“The legal issue is whether or not the temporary restraining order prohibited him from taking the oath of office and, therefore, if the oath of office, the swearing in, is valid,” Locke said. “We’re kind of a bystander waiting to see how this thing plays out.”


Wilson’s lawyer, Keith Gross, said he did not tell his client to submit the oath-of-office papers because it would be unethical for an attorney to advise his client to violate a court order. Gross also said he did not know Wilson was planning to do so.

“This is something I decided all on my own,” Wilson said. Asked why he did not wait for an official swearing-in ceremony, Wilson said, “I wanted to take that position just as soon as I could.”

Wilson said he figured out what documents needed to be filed at the swearing-in ceremony of two other board trustees just after the Dec. 14 runoff election.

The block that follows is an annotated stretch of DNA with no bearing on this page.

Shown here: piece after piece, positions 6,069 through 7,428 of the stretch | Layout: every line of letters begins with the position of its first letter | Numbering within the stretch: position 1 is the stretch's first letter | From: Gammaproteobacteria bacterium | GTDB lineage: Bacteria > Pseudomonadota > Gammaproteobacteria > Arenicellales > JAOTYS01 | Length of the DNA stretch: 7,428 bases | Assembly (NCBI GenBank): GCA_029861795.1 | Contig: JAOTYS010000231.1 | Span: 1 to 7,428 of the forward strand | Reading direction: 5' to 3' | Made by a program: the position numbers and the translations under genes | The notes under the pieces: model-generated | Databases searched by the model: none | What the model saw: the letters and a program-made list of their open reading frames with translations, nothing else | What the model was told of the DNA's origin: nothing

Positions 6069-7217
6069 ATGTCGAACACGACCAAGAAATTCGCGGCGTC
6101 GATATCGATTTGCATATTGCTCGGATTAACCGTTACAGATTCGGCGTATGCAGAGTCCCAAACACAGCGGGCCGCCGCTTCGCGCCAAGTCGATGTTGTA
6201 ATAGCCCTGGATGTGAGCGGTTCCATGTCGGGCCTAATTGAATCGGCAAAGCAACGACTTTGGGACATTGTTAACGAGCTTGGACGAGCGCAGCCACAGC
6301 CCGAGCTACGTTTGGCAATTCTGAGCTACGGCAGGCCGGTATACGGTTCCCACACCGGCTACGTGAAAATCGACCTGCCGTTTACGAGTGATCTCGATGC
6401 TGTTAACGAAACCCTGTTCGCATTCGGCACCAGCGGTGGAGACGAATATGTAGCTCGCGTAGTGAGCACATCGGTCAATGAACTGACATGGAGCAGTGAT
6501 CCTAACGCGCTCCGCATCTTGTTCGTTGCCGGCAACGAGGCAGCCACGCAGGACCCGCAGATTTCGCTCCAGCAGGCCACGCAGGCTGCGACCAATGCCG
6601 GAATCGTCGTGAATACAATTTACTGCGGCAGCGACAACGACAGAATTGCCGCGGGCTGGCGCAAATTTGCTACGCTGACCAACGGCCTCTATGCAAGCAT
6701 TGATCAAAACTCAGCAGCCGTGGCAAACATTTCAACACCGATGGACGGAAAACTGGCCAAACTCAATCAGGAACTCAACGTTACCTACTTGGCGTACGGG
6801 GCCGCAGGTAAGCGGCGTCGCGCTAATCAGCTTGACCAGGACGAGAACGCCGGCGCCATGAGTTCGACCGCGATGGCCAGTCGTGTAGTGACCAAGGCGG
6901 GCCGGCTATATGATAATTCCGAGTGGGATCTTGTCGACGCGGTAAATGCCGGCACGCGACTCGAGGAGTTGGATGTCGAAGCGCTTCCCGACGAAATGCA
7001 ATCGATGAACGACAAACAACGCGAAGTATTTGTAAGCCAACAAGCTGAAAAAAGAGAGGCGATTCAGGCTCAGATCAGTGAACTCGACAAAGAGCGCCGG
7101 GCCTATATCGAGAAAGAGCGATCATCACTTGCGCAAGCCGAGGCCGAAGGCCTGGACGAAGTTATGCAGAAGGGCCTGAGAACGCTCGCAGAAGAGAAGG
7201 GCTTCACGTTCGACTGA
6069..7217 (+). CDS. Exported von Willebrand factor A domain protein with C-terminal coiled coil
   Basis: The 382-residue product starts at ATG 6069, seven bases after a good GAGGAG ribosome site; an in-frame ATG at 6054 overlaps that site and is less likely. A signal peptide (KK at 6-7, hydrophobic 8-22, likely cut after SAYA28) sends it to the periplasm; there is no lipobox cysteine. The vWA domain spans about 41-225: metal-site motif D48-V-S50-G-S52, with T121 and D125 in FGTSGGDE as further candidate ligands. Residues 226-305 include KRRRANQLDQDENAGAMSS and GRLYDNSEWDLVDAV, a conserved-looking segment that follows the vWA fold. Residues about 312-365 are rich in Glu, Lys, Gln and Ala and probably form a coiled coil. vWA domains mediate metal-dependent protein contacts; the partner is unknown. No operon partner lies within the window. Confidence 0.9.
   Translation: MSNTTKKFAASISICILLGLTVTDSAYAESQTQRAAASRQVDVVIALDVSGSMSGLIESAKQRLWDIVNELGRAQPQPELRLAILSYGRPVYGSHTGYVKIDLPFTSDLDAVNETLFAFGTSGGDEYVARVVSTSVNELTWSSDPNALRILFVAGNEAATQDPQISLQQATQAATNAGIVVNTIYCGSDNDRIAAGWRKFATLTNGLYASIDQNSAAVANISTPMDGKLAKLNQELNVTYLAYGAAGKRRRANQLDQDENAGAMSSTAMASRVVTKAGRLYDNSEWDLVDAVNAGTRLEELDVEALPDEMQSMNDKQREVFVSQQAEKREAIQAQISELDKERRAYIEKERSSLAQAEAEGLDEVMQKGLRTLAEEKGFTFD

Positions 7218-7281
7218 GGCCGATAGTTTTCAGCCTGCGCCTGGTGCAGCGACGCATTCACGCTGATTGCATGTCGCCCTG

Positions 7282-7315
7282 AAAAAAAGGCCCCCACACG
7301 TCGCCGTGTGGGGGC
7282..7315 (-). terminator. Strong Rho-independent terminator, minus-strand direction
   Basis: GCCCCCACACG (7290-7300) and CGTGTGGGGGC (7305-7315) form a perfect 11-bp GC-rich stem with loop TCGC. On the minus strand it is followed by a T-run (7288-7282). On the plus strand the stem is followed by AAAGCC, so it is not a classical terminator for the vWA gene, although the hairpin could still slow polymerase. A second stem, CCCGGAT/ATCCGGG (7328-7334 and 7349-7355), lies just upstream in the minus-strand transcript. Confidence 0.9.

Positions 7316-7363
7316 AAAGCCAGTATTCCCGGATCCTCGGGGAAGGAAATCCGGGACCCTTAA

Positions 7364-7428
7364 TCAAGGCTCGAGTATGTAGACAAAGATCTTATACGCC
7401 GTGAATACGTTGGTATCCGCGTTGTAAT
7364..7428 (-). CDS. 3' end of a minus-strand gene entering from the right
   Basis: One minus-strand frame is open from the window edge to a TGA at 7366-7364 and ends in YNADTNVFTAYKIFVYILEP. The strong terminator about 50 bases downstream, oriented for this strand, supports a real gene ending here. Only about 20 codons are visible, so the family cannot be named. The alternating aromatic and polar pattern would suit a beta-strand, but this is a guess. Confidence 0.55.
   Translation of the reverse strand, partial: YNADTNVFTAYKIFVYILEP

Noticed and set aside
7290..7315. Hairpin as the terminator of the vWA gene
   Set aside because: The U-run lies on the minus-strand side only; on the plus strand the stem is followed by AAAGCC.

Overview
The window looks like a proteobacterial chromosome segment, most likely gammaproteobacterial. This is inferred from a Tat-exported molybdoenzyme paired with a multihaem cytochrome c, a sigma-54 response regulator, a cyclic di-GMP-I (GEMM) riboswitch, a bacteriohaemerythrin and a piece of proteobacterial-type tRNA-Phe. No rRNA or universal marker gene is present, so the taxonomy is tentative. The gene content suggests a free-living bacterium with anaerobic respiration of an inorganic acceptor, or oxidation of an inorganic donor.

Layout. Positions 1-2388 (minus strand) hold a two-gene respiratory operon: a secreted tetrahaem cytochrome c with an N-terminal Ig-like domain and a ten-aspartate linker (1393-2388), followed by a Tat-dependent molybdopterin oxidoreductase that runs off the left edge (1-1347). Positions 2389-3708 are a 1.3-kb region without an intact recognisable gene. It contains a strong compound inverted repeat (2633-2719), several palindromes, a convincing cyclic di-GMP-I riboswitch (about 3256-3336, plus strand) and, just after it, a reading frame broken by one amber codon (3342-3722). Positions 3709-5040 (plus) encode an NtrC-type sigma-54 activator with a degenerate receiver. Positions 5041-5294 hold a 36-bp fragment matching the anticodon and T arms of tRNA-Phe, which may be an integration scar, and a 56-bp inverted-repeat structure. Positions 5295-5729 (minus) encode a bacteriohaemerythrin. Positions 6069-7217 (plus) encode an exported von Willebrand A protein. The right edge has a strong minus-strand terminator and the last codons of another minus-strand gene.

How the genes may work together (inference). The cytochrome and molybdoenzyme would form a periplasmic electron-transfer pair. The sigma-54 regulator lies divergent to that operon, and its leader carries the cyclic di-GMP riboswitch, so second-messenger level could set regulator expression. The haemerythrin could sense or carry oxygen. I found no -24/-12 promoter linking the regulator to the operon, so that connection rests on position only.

“I was amazed at how simple it was, quite frankly,” he said. “It doesn’t take a legal mind.”

You kind of have to admire the utter disregard for protocol. Dave Wilson just doesn’t care, and he doesn’t care if you care. Who even knew you could self-administer an oath of office? The question is whether anyone besides Wilson and his buddies will take his do-it-yourself oath job seriously. If the TRO is still in effect at the time of the next board meeting on January 16, what do the other Board members do when Wilson shows up and demands to take his seat at the table? I don’t know, but it might make for the most interesting board meeting in the history of forever. My advice to Gene Locke is to be thoroughly read up on all the relevant statutes and case law and be prepared to quote them from memory, because I bet Wilson will have a few cites to throw at you. And a little extra security, just in case, wouldn’t hurt, either. Campos has more.

Murder by numbers 2013

The beginning of the new year means a look back at the homicide count for the previous year.